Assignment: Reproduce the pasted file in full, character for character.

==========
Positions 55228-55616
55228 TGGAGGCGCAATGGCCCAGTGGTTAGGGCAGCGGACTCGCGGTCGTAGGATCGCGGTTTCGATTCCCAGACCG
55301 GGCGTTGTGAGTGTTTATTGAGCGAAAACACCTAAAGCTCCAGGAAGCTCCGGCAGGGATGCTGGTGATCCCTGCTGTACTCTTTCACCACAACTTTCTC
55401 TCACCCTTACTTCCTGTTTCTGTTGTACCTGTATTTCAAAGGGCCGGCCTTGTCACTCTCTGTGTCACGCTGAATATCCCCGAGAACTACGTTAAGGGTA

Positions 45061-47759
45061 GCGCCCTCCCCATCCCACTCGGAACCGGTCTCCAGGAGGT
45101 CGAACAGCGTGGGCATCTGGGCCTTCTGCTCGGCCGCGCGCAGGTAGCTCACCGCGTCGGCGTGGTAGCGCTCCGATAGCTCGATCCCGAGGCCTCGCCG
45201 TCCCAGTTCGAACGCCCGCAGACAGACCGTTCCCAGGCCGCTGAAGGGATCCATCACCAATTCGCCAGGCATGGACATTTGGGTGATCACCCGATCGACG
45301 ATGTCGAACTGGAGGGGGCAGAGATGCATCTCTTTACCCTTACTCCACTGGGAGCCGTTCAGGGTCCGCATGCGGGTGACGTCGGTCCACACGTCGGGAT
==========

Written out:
Positions 55228-55616
55228 TGGAGGCGCAATGGCCCAGTGGTTAGGGCAGCGGACTCGCGGTCGTAGGATCGCGGTTTCGATTCCCAGACCG
55301 GGCGTTGTGAGTGTTTATTGAGCGAAAACACCTAAAGCTCCAGGAAGCTCCGGCAGGGATGCTGGTGATCCCTGCTGTACTCTTTCACCACAACTTTCTC
55401 TCACCCTTACTTCCTGTTTCTGTTGTACCTGTATTTCAAAGGGCCGGCCTTGTCACTCTCTGTGTCACGCTGAATATCCCCGAGAACTACGTTAAGGGTA

Positions 45061-47759
45061 GCGCCCTCCCCATCCCACTCGGAACCGGTCTCCAGGAGGT
45101 CGAACAGCGTGGGCATCTGGGCCTTCTGCTCGGCCGCGCGCAGGTAGCTCACCGCGTCGGCGTGGTAGCGCTCCGATAGCTCGATCCCGAGGCCTCGCCG
45201 TCCCAGTTCGAACGCCCGCAGACAGACCGTTCCCAGGCCGCTGAAGGGATCCATCACCAATTCGCCAGGCATGGACATTTGGGTGATCACCCGATCGACG
45301 ATGTCGAACTGGAGGGGGCAGAGATGCATCTCTTTACCCTTACTCCACTGGGAGCCGTTCAGGGTCCGCATGCGGGTGACGTCGGTCCACACGTCGGGAT